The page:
Modern technology promises to herald a golden age for farmers – enabling growers and livestock producers to work smarter, not just harder, as productivity is ramped up to feed a growing population while minimising the environmental effects, writes chief reporter Johann Tasker.
At least, that is what we are told. The argument is so persuasive that the government has pumped £90m into four Agri-Tech centres – harnessing the power of data and technology to benefit agri-food businesses across the arable and livestock sectors.
The first Agri-Tech centre opened in 2015 and is already delivering results. So too are the others. But, as we explain in our special report, it is clear some players in the supply chain are benefiting more than others.
Innovators and early adopters include larger farming companies with the time and money to invest in new technology – not to mention the ability to work with the scientists and entrepreneurs who are at the forefront of the latest developments.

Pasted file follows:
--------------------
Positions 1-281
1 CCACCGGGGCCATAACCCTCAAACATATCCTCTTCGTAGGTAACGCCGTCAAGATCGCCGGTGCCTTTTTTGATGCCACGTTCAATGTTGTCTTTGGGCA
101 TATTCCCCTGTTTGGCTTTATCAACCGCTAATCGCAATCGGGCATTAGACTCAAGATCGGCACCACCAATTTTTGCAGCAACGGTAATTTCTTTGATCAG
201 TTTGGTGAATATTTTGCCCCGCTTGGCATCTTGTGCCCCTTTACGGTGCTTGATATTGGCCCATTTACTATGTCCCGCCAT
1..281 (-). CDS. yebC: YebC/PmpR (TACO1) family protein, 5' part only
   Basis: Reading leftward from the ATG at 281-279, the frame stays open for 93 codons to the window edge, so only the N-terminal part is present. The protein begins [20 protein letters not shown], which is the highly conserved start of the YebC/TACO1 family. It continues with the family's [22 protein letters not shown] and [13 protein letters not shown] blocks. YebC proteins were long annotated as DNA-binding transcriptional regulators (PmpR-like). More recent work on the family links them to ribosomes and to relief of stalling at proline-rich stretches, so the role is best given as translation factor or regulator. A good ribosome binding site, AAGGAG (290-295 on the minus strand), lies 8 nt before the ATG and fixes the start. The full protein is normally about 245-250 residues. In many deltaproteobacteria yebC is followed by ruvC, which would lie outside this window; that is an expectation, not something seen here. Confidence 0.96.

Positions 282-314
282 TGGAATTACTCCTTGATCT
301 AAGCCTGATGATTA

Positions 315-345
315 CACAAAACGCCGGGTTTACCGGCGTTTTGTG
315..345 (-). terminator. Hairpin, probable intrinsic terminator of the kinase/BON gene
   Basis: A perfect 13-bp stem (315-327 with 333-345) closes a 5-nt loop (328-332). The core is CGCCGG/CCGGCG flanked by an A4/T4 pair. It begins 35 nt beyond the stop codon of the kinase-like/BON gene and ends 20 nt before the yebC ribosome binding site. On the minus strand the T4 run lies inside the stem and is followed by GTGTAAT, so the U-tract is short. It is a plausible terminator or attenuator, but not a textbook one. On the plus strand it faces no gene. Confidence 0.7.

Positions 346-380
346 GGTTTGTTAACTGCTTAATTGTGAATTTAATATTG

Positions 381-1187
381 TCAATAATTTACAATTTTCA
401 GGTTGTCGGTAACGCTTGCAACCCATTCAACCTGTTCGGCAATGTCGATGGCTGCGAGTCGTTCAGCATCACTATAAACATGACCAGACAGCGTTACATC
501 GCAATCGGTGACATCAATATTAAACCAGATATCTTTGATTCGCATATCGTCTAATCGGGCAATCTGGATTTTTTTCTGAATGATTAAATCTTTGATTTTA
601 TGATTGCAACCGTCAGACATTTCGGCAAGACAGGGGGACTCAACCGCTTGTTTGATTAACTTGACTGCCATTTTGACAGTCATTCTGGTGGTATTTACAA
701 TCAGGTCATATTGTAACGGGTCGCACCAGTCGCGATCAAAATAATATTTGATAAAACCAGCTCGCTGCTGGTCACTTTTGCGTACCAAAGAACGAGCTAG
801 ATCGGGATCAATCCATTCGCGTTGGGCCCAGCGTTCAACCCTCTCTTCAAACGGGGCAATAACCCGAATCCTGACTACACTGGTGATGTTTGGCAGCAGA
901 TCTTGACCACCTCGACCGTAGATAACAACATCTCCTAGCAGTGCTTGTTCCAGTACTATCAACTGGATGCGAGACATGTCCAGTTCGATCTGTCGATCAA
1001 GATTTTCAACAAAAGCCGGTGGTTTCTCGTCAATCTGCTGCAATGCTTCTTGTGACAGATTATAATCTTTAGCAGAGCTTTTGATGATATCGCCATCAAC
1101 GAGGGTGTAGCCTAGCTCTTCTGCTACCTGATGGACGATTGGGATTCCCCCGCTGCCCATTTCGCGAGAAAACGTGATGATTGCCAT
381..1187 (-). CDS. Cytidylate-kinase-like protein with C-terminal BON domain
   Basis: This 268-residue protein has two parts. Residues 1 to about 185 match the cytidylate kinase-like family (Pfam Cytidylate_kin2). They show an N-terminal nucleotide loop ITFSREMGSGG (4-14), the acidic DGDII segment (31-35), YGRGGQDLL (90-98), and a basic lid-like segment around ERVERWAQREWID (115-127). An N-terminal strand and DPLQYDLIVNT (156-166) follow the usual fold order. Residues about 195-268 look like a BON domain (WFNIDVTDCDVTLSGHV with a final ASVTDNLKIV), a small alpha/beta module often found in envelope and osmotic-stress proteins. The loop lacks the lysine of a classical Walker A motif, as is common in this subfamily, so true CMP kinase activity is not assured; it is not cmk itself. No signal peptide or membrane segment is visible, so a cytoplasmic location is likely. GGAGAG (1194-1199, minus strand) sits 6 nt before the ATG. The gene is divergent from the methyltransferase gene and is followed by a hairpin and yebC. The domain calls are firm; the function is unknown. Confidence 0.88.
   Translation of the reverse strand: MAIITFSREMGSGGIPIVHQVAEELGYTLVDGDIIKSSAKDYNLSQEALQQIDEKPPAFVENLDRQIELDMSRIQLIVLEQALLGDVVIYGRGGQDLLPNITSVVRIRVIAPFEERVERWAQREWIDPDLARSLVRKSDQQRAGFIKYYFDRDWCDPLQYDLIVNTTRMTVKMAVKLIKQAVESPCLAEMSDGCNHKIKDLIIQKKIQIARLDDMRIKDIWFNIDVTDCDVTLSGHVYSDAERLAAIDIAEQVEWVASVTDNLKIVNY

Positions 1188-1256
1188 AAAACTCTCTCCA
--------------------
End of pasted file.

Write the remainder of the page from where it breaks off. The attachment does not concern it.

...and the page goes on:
Smaller family farms – frequently those that would most benefit from smarter ways of working – are in danger of missing out on the benefits promised by agri-tech. This is often because they are too busy trying to stay in business to get involved.
For agri-tech to benefit more farmers, closer links are needed between scientists, entrepreneurs and producers. Nor must ambitious flagship projects be allowed to overshadow the fact that smaller changes can also bring big benefits.
Relaxing drone rules to allow research into spot-spraying fields, for example, would speed up the development of new tools to help arable farmers. The technology is already being used in countries such as China, but is only at a fledgling stage in the UK.
The most promising projects are frequently those that involve farmers at an early stage – and sometimes they are the projects initiated by farmers themselves, who then bring in experts from outside to turn their ideas into reality.
They include the Small Robot Company and DroneAg – companies that were co-founded by farmers and are developing autonomous and unmanned aerial vehicles to improve crop management. Both have attracted farmer investment because they understand farmers’ needs.
Farmer involvement like this is vital if projects are to deliver the right solutions. After all, people working in agriculture are most aware of the challenges when it comes to producing food. It is crucial their voices are heard for agri-tech to deliver the benefits it promises.
- Read Johann Tasker’s full report into the Agri-Tech centres here.